We have a couple things to finish up on the walls, such as the baseboards, some finishing edges, and caulking the gap between the paneling and the windows.  Our next mini-projects are built-in shelves (one of which you can see the framing for in the above photos on the right hand side of this picture) and the next major project is the wiring of the bus!  We hope to have more photos soon, but we’ll see how things progress….

~Kristin

 

Getting Floored

Two fundamental laws of our universe, one thermodynamic and the other ecological, weave through our lives. The second law of thermodynamics states that entropy or disorder generally increases in a system. That is to say that things fall apart. Pessimistic some might say but no less true. This is balanced, however, by a positive and fundamental characteristic of living systems which is that they are creative and self-ordering.  These two aspects of our existence, chaos and order, balance each other in the delightful and often tenuous moments of our lives. And it is true that creation can come from the seemingly destructive or, as Nietzsche said, through chaos comes order, or something like that. This is no more or less true as we are embarking on converting a 1988 Thomas Built school bus into a tiny home.

 

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Before pictures: front looking back; back looking back.

You would assume buying an old school bus that is mostly converted into livable space would make it easier to convert into a tiny home. However, after a year of ripping things out and building things back up again I do not know if that is a valid assumption. At least we didn’t have to unbolt, remove and dispose of all those bus seats. Hey, that’s looking on the bright side! Seeing how someone else designed and built the livable space was a great way to see what we did and did not want to do. Suffice it to say we did not keep a single design aspect from the previous conversion and it did show us how we don’t want to do things. We want more light, more space and more beauty.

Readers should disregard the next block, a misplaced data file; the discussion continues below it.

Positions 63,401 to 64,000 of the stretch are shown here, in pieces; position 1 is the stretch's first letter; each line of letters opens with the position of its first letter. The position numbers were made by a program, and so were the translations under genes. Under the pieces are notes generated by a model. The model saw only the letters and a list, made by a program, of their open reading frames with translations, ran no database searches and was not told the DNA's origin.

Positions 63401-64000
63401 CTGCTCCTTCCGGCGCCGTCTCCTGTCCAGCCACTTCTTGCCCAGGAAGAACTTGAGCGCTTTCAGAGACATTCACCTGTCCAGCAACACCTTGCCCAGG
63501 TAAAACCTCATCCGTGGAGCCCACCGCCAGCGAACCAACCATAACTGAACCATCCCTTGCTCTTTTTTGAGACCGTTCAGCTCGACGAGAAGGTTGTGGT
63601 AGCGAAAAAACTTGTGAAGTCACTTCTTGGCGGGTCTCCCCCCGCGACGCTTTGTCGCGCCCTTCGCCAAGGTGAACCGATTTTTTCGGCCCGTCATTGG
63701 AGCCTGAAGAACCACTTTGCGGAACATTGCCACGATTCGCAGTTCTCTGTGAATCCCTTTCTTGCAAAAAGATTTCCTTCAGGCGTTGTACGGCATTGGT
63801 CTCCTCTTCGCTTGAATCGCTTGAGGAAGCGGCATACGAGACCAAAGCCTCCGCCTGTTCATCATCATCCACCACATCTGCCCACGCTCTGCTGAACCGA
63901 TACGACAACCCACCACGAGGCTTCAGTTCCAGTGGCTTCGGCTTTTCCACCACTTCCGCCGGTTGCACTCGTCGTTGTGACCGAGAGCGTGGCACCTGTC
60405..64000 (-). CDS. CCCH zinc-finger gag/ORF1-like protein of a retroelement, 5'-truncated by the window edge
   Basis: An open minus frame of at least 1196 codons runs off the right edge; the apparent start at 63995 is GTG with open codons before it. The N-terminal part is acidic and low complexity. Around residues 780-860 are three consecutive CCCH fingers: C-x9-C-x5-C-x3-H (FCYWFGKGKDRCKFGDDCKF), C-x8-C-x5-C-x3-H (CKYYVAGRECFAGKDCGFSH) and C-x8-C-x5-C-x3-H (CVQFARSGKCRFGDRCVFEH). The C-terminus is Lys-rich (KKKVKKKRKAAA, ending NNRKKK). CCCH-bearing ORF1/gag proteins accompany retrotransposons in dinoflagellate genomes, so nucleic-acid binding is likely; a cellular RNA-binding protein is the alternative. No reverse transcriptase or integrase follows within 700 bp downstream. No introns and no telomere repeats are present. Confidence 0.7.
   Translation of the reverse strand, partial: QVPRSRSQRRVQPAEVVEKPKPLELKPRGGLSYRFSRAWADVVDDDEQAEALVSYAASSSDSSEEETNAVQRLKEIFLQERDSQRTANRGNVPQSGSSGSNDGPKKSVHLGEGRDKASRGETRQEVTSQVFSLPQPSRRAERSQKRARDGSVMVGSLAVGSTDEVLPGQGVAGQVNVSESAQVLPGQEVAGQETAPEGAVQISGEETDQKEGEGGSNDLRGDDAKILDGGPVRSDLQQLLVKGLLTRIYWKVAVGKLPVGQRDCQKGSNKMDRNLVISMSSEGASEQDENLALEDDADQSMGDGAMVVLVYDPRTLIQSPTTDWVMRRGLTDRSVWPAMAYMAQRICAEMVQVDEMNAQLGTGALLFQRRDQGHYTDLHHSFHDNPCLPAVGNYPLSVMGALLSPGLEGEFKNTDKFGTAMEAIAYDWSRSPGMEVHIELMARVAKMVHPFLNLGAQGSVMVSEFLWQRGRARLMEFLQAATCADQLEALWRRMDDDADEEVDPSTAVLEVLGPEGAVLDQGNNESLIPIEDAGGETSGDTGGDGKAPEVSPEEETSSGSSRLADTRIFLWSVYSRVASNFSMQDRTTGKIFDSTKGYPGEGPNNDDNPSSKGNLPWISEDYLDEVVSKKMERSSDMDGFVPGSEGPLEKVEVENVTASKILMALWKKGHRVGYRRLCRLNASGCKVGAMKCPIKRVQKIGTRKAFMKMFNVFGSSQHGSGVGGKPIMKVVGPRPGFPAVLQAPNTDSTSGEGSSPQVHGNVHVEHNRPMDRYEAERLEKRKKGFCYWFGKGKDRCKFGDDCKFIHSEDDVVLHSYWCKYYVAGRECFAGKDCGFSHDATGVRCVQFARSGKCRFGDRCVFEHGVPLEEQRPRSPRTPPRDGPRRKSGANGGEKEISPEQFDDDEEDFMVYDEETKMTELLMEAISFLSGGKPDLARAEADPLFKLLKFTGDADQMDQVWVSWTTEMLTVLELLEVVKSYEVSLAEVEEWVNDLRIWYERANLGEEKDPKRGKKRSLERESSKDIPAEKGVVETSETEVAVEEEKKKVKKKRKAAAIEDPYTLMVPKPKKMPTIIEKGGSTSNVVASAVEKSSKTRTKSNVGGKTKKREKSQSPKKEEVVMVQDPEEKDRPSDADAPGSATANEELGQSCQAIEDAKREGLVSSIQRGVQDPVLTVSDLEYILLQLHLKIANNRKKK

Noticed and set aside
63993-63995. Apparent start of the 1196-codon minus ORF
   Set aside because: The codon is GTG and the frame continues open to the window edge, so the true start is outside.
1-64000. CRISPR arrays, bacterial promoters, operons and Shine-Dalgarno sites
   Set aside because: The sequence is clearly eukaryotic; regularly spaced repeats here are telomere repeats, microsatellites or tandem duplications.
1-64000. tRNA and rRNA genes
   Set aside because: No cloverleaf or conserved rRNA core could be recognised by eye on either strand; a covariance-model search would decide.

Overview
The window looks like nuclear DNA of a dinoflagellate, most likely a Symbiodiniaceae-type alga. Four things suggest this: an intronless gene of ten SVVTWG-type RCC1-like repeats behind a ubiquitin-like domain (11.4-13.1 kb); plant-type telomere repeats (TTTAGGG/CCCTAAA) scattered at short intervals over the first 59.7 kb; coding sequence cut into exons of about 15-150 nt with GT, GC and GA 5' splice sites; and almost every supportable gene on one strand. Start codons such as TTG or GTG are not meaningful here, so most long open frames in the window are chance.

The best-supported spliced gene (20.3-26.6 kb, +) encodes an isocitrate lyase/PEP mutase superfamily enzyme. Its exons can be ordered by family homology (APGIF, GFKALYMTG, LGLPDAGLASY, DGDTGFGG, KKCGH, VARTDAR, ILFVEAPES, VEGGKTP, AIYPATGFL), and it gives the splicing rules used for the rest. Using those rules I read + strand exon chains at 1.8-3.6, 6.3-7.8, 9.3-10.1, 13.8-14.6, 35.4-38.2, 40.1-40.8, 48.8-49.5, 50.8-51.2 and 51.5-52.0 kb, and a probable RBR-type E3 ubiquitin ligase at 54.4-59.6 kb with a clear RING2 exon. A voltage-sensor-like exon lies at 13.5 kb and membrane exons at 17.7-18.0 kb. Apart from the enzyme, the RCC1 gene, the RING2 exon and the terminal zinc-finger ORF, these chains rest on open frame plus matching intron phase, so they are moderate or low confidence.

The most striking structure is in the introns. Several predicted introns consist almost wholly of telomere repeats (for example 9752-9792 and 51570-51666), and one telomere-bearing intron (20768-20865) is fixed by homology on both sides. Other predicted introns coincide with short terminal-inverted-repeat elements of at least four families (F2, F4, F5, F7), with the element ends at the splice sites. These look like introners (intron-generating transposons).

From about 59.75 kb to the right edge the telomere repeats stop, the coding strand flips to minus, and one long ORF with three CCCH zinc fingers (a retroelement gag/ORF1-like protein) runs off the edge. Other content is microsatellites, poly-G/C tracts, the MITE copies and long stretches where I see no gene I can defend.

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Front looking back. Left is before repainting, before removing paint from windows and rust neutralization; Right is after.

After removing everything down to the bare metal floor, we set to filling in bolt holes in the floors (think: every seat was bolted down multiple times) and neutralizing surface rust, which was extensive but not damaging, then we began the process of creating a home out of an empty shell. We began by repainting the ceiling to replace the vibrant rainbow across the middle of the bus with something that would reflect light, namely white paint. We did this everywhere except in what will be the girls bedroom, where we painted a blue ceiling with white clouds. At the same time, Kristin painstakingly removed paint or opaque, plastic coverings that were stuck to the windows (inside and out!) to limit visibility into the bus. Sharp razor blades and lots of painter thinner were her partners in that endeavor.

With the ceiling painted, it was time to start on the flooring. I will share some pictures now and will return to this process in more words and pictures soon.

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L: Insulation put down and framing of cabinets etc begun. R: Vapor barrier on top of insulation.

 

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Juniper dancing on the newly laid bamboo floor!

~David

 

The bus came by…

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Where to begin. Really how can anyone put a finger on the exact moment when a journey begins? Does it begin the moment the idea is let loose in our brain or the first step we take? It has been said that the journey of a thousand miles begins with a single step but I gotta admit that I think each step is the journey of a thousand miles with no beginning and no end, just one big fractal world. Patterns repeating over and over again. Neither conception nor death can stop it.

Answers or no answers we own a rather large school bus and here in these pages we will share our journey with you. We don’t know when this all began and we don’t know where it will take us but we know we are on it. And as that inimitable rock band the Grateful Dead once sang, “the bus came by and I got on and that’s when it all began.” Our purchase of the bus is definitely rooted in our search for simplicity and the desire to live more fully by digging deeper into ourselves, our relationships and what is truly meaningful in this crazy, messy world.

So I guess our journey starts here, on these pages and what better way to begin than by stepping aboard a school bus which is made for traveling and transporting one’s hopes and dreams along the way.

 

~written by David